• Renal function, serum phosphorus, urine glucose, and urine protein should be assessed before initiating treatment with TDF and periodically during treatment (see Laboratory Monitoring section). In patients who have pre-existing renal insufficiency (CrCl <50 mL/min), TDF should generally be avoided; if the drug is used, dosage adjustment is required (see Appendix  B, Table 7 for dosage recommendations).
  • Both TDF and FTC are active against hepatitis B virus (HBV). In patients with HIV/HBV coinfection, TDF/FTC should be used as the NRTI backbone of the ART regimen because the drugs have activity against both viruses (Also see HIV/HBV Coinfection section).

Panel’s Recommendation:

  • On the basis of clinical trial safety and efficacy data, long term experience in clinical practice, and the combination’s availability as a component of co-formulated products, the Panel considers TDF/FTC as a Recommended NRTI backbone for initial ART in treatment-naive patients (AI).

ABC/3TC

The dual nucleoside backbone of ABC and 3TC has been studied in combination with EFV, several PIs, and DTG in ART-naive patients.5,44-46

Adverse Effects
Hypersensitivity Reactions:

  • Clinically suspected hypersensitivity reactions (HSRs) have been observed in 5% to 8% of individuals who started ABC in clinical trials conducted before the use of HLA-B*5701 testing. The risk of HSRs is highly associated with the presence of the HLA-B*5701 allele.47,48 HLA-B*5701 testing should precede use of ABC. ABC should not be given to patients who test positive for HLA-B*5701 and based on a positive test result, ABC hypersensitivity should be noted on a patient’s allergy list. Patients who are HLA-B*5701 negative are less likely to experience an HSR, but they should be counseled about the symptoms of the reaction. Patients who discontinue ABC because of a suspected HSR should never be re-challenged, regardless of their HLA-B*5701 status.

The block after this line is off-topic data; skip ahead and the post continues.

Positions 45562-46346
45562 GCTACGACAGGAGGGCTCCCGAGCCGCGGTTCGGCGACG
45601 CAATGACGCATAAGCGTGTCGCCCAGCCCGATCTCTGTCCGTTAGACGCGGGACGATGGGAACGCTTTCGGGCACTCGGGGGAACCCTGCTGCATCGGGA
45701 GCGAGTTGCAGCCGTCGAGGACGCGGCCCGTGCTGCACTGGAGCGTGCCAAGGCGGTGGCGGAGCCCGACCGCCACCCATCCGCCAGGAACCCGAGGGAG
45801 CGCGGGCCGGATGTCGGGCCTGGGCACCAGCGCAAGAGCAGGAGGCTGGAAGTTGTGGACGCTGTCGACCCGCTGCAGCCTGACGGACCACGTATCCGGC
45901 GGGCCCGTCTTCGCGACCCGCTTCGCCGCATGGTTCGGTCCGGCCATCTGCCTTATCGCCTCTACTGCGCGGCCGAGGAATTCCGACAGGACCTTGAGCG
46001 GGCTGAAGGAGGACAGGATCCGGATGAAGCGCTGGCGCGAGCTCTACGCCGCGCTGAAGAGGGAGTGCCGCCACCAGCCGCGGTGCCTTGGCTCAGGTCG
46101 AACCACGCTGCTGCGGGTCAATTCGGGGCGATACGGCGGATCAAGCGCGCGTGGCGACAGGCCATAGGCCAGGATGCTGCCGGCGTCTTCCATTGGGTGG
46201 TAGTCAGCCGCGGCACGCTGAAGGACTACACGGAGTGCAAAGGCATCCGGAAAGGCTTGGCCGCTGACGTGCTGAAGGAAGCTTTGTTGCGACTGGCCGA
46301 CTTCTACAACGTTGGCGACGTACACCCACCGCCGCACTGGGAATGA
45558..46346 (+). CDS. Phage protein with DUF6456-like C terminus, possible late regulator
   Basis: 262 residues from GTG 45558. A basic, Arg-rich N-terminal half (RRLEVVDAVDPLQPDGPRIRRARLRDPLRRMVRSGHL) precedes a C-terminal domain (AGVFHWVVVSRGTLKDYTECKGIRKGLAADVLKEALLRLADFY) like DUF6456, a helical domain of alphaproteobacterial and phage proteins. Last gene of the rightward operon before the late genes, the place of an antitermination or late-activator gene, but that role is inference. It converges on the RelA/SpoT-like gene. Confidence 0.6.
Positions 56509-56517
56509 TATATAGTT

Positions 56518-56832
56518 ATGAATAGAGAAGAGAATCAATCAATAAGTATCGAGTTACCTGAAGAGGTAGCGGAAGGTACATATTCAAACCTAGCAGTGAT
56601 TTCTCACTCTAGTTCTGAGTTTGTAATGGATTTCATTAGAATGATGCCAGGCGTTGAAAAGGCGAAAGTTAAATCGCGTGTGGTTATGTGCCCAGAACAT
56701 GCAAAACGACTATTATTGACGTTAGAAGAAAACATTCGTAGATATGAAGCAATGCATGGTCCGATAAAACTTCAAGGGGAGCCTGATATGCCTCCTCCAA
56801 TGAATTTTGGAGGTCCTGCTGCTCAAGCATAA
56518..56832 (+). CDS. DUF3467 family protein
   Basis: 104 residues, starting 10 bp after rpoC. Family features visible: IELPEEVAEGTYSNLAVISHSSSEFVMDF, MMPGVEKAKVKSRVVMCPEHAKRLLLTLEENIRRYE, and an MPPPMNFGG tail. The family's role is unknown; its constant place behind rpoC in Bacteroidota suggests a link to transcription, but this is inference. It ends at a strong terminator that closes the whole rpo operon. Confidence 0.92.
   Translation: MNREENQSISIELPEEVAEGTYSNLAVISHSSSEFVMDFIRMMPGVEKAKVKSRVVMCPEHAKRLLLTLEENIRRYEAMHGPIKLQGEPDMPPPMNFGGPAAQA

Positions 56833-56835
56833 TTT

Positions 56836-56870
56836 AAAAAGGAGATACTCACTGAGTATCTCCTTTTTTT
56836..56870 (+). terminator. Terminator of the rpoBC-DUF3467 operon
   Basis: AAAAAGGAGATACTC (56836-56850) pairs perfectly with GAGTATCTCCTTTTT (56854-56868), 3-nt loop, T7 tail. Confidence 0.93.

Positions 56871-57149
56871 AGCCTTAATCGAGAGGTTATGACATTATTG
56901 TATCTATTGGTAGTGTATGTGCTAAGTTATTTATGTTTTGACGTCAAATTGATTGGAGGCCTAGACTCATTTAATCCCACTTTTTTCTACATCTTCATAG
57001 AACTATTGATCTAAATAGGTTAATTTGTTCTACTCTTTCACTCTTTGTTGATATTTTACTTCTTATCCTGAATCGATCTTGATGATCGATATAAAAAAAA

Cardiovascular Risk:

  • An association between ABC use and myocardial infarction (MI) was first reported in the D:A:D study. This large, multinational observational study group found that recent (within 6 months) or current use of ABC was associated with an increased risk of MI, particularly in participants with pre-existing cardiac risk factors.7,49 
  • Since the D:A:D report, several studies have explored this association. Some studies have found an association;8,9,50,51 others, including an FDA meta-analysis of 26 randomized clinical trials that evaluated ABC, have found no association or a weak association.10,52-55
  • No consensus has been reached on the association between ABC use and MI risk or the mechanism for such an association.

Other Factors and Considerations:

  • ABC/3TC is available as a co-formulated tablet that can be given once daily with or without food.
  • ABC and 3TC are available separately in generic tablet formulations.
  • HLA-B*5701 testing should be performed before use of ABC and the drug should not be prescribed if a patient is found to be HLA-B*5701 positive.
  • ABC does not cause renal dysfunction and is a good substitute for TDF in patients with underlying renal dysfunction or who are at risk for renal effects. No dosage adjustment is required in patients with renal dysfunction.

Panel’s Recommendation:

  • The Panel recommends ABC/3TC as a dual NRTI, regardless of baseline HIV RNA, if it is prescribed with DTG (AI). EFV plus ABC/3TC (AI) and ATV/r plus ABC/3TC (AI) are classified as Recommended regimens only for patients with pre-treatment HIV RNA <100,000 copies/mL. As noted above, ABC should only be prescribed for patients who are tested negative for the HLA B*5701 allele (see Table 6 for more detailed recommendations on ABC/3TC use with other drugs).

Other Dual Nucleoside Reverse Transcriptase Inhibitors

ZDV/3TC

ZDV is associated with many adverse events, including bone marrow suppression, manifested by macrocytic anemia and/or neutropenia, GI toxicity, fatigue, and mitochondrial toxicity, including lactic acidosis/hepatic steatosis and lipoatrophy. ZDV/3TC is generally not recommended as a dual-NRTI option for ART-naive patients because ZDV/3TC has greater toxicity than TDF/FTC or ABC/3TC and requires twice daily dosing.

Non-Nucleoside Reverse Transcriptase Inhibitor-Based Regimens

Summary